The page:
Light winds again today, but I made reasonably good progress with what I had, though it came at a price as I had to pick the boat up on every stroke, which make for some grueling hours on the oars. Crossed 47W about an hour before nightfall, which at this point comes a little before 10PM GMT.
I'll be happy to get this quarter of the trip behind me when I cross 50W in a few days' time. The let-down after hitting halfway at 40W was much more troubling than I expected, and I've since had to readjust mentally to return to the outlook that "I'm moving in the right direction, but I still have a long way to go." I'll try to wait to think about Antigua until I cross 60W, which is just about 100 miles from the finish.
OK, on to the stars. I've thought a lot about how to describe them for you, but I'm still not sure I'll be able to do them justice. As many of you know, I probably spend more time than most staring at the night sky (and have since I was a kid) so the landscape is reasonably familiar. With that said, the views I see out here feel like I'm looking at a completely different sky compared to what I've seen at home, even on the darkest nights.
Imagine walking around a familiar room with the lights off. You know your way around, can make out the general shapes of the furniture, and won't bump into things. Then one day as you're feeling your way around someone flicks on the lights and WOW! Amazing! Incredible! All of a sudden you can see the color of the couch, the books on the shelves, and the pattern on the rug. Who knew this room was full of so much stuff?
Well, if that analogy makes sense to anyone but me, that's what it's like looking at the stars out here. The stars blanket the sky completely--enough to convince me that there isn't an inch of sky that doesn't contain at least one dim star.
The constellations are dramatic and dominating. You don't have to look for Orion. He dominates the scene from the very center of the night sky, his arrow pointing West just after nightfall. The big dipper is enormous and swings a wide arc around the north star, which at this latitude is lower on the horizon than I'm used to, having lived in the 40N latitudes all of my life. I find it impossible to look at one star or one constellation without immediately being distracted and drawn to another one nearby--a process that is repeated until I have to give up trying to look at them all.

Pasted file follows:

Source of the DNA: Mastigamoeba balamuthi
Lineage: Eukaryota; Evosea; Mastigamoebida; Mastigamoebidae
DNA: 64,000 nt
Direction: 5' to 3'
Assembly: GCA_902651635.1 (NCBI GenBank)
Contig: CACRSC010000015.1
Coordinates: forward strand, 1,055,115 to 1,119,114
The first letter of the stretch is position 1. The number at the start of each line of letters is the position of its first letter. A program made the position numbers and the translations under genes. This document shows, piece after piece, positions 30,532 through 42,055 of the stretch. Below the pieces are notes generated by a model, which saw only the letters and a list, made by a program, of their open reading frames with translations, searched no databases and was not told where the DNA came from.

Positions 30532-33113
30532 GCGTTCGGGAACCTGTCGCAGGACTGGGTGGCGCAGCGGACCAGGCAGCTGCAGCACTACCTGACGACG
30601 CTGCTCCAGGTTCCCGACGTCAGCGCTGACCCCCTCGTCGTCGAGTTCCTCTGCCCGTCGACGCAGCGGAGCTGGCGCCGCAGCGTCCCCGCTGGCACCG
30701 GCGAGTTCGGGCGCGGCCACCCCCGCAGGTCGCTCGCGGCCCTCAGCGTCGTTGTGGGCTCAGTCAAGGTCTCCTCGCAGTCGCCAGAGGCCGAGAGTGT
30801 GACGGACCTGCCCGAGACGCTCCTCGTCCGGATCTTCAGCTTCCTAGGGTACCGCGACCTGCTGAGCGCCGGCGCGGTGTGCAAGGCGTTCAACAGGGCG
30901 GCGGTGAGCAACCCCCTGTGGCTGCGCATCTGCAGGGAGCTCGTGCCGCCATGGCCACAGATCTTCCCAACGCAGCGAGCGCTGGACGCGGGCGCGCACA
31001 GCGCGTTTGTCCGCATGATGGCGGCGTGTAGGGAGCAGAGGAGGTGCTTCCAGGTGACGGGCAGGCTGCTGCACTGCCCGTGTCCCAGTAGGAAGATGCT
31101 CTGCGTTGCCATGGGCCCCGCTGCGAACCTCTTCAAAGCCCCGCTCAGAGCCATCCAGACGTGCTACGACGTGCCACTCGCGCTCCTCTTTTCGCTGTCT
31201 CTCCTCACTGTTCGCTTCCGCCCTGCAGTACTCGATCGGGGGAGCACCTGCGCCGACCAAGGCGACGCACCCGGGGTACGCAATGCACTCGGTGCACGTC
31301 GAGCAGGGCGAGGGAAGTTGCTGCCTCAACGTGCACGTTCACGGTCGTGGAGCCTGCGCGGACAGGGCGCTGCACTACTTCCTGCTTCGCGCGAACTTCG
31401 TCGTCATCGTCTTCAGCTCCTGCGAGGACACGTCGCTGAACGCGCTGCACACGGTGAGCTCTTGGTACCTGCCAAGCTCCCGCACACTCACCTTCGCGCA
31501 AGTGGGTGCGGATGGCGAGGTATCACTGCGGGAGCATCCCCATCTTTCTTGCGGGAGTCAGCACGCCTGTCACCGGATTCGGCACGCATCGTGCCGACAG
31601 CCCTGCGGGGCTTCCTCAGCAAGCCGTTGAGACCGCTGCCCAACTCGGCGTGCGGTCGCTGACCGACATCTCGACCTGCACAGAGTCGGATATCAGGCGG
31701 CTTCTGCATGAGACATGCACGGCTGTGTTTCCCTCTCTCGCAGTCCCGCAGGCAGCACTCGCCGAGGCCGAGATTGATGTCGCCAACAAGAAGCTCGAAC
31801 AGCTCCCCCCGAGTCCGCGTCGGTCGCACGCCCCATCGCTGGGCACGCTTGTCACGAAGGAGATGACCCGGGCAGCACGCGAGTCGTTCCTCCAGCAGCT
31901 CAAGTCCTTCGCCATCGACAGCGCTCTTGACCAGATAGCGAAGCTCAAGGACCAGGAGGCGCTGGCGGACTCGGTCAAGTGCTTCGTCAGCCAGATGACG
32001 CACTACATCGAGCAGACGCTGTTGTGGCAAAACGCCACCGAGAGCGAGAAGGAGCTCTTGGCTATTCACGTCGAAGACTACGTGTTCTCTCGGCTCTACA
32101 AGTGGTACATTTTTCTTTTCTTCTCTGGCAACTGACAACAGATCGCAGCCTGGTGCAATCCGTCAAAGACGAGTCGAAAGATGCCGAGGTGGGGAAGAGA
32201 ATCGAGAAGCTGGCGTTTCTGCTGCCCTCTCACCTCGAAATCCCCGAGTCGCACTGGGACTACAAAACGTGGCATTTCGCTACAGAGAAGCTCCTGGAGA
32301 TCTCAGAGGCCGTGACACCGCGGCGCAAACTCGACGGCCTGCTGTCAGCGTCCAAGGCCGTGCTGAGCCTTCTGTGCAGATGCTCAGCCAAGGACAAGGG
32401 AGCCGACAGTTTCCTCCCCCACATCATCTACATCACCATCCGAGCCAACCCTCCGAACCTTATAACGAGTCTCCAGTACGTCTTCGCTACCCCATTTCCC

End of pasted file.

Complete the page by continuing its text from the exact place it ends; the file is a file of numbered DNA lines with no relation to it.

Hopefully this gives you some sense of the night sky out here. It's really one of the highlights of the trip for me, and a real treat after a long day of rowing.
Quick shout-out to the brothers of Theta Chi Fraternity at Colgate University, who are throwing a fundraiser/party on behalf of Row for Hope, complete with rowing machine races by the brothers, which will be entertaining for sure. For anyone betting on the outcome of these races, my advice is that, no matter the relative size of the competitors, always bet on the experienced rower.
Wow, longest update ever. I might have earned myself a day off with this one. Bed time!
Thanks to all who have supported this expedition and important research at Yale Cancer Center with a donation to Row for Hope. If you haven't donated, or if you would consider donating again, it would be much appreciated. To donate online use the link in the upper right-hand corner of this page or visit www.rowforhope.com.